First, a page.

10 Great Video Game Adaptations
If there’s one other genre that gets more heat than comic book movies, it’s that of video game adaptations. Many of these pictures are met with negative reviews by both fans and critics. But are all these movies really that bad?
While none of them may be crowning achievements of avant-garde filmmaking, the purpose of video game movies is to provide entertainment. In adapting a work, the director and writer want to keep to the core value of what makes the original property so special. However, what comes forth from the movie adaptation may end up slightly different due to artistic vision. This being said, we shouldn’t just trash on a movie because it isn’t a 100% identical copy of the game.
There are plenty of video game film adaptations that are super enjoyable with drama and action, and these are just ten of the best.
Without further ado—let’s begin!
Mortal Kombat (1995)
The first Mortal Kombat movie is as corny as they come but, my word, does it make for fun action. It incorporates all of the original characters from the first game, including fan favorites like Raiden, Liu Kang, Scorpion, and Sub-Zero. While there’s an underlining revenge plot (along with the whole "saving the world from the powerful bad guy" thing), Mortal Kombat is all about the punches. Its campy dialogue gives way to plenty of laughs, while all the fighting provides all the thrills and drive within the story.
Lara Croft: Tomb Raider (2001)
Honestly, even though I’m much more excited for the 2018 Tomb Raider, Angelina Jolie made a killer Lara Croft. Her performance was equal in both brains and brawn, making her portrayal of the iconic adventurer interesting throughout her pistol-wielding journey. What the movie got right in my opinion was the sense of adventure that the Tomb Raider games were all about. The movie wrapped this up in a semi sci-fi twist, but was still able to present the entire package as an exciting tale of exploration and action.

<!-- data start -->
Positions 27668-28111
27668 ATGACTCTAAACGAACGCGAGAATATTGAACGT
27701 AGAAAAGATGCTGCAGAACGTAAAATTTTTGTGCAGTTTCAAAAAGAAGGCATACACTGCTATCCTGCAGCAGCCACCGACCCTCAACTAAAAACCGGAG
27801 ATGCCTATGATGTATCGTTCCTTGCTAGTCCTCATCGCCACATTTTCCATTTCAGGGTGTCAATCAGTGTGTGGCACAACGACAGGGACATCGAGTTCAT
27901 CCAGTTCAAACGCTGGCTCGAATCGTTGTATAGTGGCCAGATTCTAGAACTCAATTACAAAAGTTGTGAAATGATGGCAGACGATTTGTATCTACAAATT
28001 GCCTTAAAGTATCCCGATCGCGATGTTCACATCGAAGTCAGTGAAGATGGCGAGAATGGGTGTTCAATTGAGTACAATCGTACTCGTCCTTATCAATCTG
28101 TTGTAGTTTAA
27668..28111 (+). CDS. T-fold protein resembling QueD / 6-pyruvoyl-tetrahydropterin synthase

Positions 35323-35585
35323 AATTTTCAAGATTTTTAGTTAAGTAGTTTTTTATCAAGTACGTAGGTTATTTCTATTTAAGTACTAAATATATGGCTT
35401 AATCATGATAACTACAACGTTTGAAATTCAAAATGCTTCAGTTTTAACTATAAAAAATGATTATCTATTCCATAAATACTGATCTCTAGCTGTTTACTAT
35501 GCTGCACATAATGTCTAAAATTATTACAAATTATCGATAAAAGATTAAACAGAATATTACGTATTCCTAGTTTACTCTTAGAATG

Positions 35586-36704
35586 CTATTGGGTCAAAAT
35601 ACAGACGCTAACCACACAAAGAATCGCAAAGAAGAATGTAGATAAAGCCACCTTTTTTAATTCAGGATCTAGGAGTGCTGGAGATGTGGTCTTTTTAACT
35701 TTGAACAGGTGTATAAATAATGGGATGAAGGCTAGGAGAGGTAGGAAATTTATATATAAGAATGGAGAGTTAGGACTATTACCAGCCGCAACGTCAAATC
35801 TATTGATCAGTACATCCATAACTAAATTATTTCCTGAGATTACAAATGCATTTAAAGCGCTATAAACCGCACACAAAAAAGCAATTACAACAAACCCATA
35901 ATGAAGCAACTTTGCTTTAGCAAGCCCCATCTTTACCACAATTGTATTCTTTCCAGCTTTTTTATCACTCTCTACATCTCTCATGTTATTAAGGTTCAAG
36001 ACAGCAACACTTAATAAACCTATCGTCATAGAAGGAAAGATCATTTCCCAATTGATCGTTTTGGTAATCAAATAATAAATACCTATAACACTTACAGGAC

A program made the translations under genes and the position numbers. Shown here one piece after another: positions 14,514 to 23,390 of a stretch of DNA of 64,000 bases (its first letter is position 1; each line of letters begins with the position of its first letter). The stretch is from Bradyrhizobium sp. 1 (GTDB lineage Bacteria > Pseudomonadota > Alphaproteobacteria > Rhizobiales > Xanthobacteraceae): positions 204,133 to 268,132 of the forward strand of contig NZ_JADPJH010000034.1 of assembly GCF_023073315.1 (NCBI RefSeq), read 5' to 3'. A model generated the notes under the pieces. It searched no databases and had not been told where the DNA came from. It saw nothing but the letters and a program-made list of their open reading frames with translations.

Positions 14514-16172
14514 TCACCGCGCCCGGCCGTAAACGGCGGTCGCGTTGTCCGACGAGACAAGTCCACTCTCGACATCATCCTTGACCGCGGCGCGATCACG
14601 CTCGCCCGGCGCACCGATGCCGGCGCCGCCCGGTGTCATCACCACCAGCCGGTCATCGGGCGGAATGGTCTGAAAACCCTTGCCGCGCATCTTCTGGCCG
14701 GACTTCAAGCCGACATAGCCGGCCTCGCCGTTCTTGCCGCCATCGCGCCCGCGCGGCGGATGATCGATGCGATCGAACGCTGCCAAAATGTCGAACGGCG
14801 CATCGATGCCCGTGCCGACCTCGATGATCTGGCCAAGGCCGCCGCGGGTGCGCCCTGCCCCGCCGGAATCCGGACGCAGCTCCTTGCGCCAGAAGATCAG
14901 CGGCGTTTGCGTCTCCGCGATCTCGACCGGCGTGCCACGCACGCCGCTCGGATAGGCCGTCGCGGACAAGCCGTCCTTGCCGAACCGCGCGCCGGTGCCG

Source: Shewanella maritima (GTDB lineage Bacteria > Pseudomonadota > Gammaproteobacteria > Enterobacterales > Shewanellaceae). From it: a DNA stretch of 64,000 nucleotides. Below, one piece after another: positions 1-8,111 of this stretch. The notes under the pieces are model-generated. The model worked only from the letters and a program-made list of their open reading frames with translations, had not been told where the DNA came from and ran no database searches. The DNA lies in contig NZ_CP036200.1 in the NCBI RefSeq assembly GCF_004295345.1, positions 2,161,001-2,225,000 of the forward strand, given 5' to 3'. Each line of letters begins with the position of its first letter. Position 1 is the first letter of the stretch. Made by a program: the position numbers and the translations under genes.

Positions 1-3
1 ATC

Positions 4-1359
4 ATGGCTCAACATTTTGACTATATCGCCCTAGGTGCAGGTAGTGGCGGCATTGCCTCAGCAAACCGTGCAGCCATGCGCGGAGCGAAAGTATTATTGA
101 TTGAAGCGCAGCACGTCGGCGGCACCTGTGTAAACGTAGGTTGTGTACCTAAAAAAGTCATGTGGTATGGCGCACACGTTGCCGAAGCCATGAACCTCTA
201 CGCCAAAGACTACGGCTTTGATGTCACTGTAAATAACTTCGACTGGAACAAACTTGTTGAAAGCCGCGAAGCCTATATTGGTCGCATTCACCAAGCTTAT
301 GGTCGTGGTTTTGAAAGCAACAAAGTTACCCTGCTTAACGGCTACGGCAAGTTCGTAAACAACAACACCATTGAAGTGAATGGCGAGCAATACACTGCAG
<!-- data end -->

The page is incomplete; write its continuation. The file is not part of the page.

Resident Evil: Apocalypse (2004)
True die-hards of Resident Evil know that what made the game so special was its impact on survival horror video games. The movies (much like the latter releases of the game series), have been the farthest thing from that steady progression of survival, with the lingering tinges of terror hiding in the shadows. However, Apocalypse on its own makes for a badass action flick. Amongst all its fight scenes come plenty of winks in regards to characters within the game universe. Seeing the likes of Jill Valentine or Nemesis comes with great excitement, as we see these once boxy digital characters come to life on the big screen.
Silent Hill (2006)
The first Silent Hill movie is a rather interesting adaptation (and one I’ve defended in the past). Once again, the die-hard fans will pick up on the slight changes in the movie. While the movie borrows heavily from the first game in the series, it also borrows from the second entry. And what the movie ends up changing about the first game, ends up working out to make a concise progression in the plot. Given that the movie was to appear to a much wider range of mainstream audiences, these changes allow the movie to be more presentable (given some of the heavily dark aspects of the first game). Silent Hill the movie stands on its own as decent mainstream horror picture, offering plenty of chilling moments with an equally dark story to lure audiences into its shadows.
Among all the entries on this list, Doom is one of the movies I have to defend the most. The plot, the characters, and sci-fi elements are pretty cheesy, with the action being the main highlight… which is exactly the point of a Doom game. No Doom entry has ever had a profound story to it, for the only reason one plays Doom is to shoot some demons. If the movie missed anything, it’s that it could have included more action scenes. But there is no reason beyond that anyone should bash this picture as an adaptation, for it captures the tone and ideas that make for an actual Doom game.